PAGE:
Annie Leigh soon met the eligible young veterinarian, Dr. Richard Kearley. They were married in 1921 in Headland, Ala., and following a honeymoon, they settled in their home at 516 South Three-Notch Street in Andalusia. As they began their family, she left teaching to care for her two children. Some years later, Dr. Kearley bought her a new grand piano, and she returned to teaching piano in the schools. She was always supporting her community and was a charter member of the Mentor Club.

The earliest Kearley ancestor found on Ancestry.com for Richard Irvin Kearley was George Kearley, but no other information on him was provided. George had a son named Josiah Kearley who was born in 1765 in the Camden area of Kershaw County, S.C. Josiah was married in 1813 to Sarah Cannon, daughter of John Cannon (1751-1807) and Jemima Broughton (1765-1864). This couple brought the family to Monroe County, Ala., soon after they married.

Josiah and Sarah had a son named John A. Kearley who was born in 1815 in Camden, S.C. He was first married in 1839 to Susan Faulkenberry who was born in 1821 and died before 1851. He was next married to Mary Powell (1825-1968) in 1852. They migrated to Monroe County and reared a large family. John A. and Susan were the parents of the following three children who were born before her early death: Thomas Jonathan, b. 1844, d. 1889, m. 1865 Louisiana Powell (1842-1916); Andrew, b. 1845, d. 1864, probably single; and Joshua Josiah, b. 1849, may have died young. Thomas J. and Andrew both served in the Confederate Army—Thomas as a private in Company H, 2nd Alabama Cavalry Regiment, and Andrew, in Company H., 17th Alabama Infantry Regiment.

John A. and Mary Kearley were the parents of the following six children: Quinney P., b. 1852; Sarah E., b. 1853, d. 1883, m. Jasper Powell (1849-1903); Alice G., b. 1856, d. 1891, m. 1883 Jasper Powell; John Miller, b. 1859, d. 1927, m. Belle Simmons (1860-1923); Irvin James, b. 1861, d. 1950, m. Frances E. “Fannie” Gaines; and William Manesseh, b. 1863, d. 1896. John and Mary both died and were buried in the Peterman Cemetery in Monroe County, Ala.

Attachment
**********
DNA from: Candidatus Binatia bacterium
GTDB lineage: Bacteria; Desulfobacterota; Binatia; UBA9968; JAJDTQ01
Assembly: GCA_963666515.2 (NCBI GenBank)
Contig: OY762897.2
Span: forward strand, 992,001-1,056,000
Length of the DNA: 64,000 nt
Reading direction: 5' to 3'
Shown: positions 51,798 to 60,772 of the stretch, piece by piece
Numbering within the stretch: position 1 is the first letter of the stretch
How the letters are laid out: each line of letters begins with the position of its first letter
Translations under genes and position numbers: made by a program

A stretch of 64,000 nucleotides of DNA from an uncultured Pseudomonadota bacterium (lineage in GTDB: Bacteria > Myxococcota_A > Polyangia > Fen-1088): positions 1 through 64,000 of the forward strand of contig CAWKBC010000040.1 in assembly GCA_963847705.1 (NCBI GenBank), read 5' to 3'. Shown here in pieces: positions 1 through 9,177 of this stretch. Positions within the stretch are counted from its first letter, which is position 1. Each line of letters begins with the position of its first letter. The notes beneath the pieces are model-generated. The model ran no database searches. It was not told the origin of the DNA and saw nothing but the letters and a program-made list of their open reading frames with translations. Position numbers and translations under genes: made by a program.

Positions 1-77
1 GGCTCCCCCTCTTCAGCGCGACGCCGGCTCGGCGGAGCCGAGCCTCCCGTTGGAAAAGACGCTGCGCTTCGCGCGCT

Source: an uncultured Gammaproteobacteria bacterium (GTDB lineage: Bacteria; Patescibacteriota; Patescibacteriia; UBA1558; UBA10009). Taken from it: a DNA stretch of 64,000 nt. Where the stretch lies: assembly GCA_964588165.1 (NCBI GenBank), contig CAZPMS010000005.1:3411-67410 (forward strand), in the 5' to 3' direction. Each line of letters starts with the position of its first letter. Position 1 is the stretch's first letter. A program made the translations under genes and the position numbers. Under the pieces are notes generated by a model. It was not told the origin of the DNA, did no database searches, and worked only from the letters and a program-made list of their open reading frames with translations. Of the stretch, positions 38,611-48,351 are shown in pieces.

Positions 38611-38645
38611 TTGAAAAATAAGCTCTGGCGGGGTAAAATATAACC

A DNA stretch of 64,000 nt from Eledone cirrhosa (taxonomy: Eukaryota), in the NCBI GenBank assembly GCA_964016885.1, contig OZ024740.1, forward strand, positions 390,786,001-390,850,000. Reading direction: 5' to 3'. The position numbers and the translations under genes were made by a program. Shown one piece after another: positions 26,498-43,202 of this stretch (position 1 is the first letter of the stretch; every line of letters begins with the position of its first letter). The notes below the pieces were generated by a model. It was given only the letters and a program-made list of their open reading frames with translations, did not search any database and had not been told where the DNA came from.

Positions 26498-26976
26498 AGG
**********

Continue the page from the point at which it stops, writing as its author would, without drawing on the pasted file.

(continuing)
Irvin James Kearley is the son whose lineage is being traced. He was married to Frances “Fannie” E. or Belle Gaines, daughter of David J. Gaines (1830-1869) and Mary Frances E. ?. They were the parents of the following nine children: Ida Mae, b. 1887, d. 1989, m. G Boyd Sellers; John Leslie, b. 1889, d. 1967, m. Alice Melton (1897-1986); Richard Irvin, b. 1890, d. 1977, m. Annie Leigh Dean; Almira Fannie “Alma,” b. 1892, d. 1960, m. Owen Luther Parrish (1879-1968); Archie Monroe, b. 1895, d. 1954, m. Edna ?; Bell M., b. 1896, d. 1910, single; Neal Bruce, b. 1898, d. 1959, m. Doris ?; William Manasseh Sr., b. 1902, d. 1979, m. Thelma Mae Sledge (1906-1969); and Harry Eugene, b. 1905, d. 1999, m. Bernice Irene Thomas (1912-1971).

The son, Richard Irvin Kearley, is the subject being featured in the beginning of this narrative. He and his wife made their home in Andalusia and reared their two children. They contributed much to the community and were well-respected citizens.

Appreciation is expressed to their son, Richard Irvin Kearley Jr., for writing family stories, which he had published in The Heritage of Covington County, Alabama. These were the primary source along with the early genealogy found in family trees listed on Ancestry.com.

Anyone who might find an error in the above is requested to contact the writer, Curtis Thomasson, at 20357 Blake Pruitt Road, Andalusia, AL 36420; 334-804-1442; or Email: cthomasson@centurytel.net.


The Covington Historical Society will be meeting at 6:30 p.m. on Thursday, October 26, in the Dixon Memorial Room of the Andalusia Public Library. Guests and prospective members are encouraged to attend.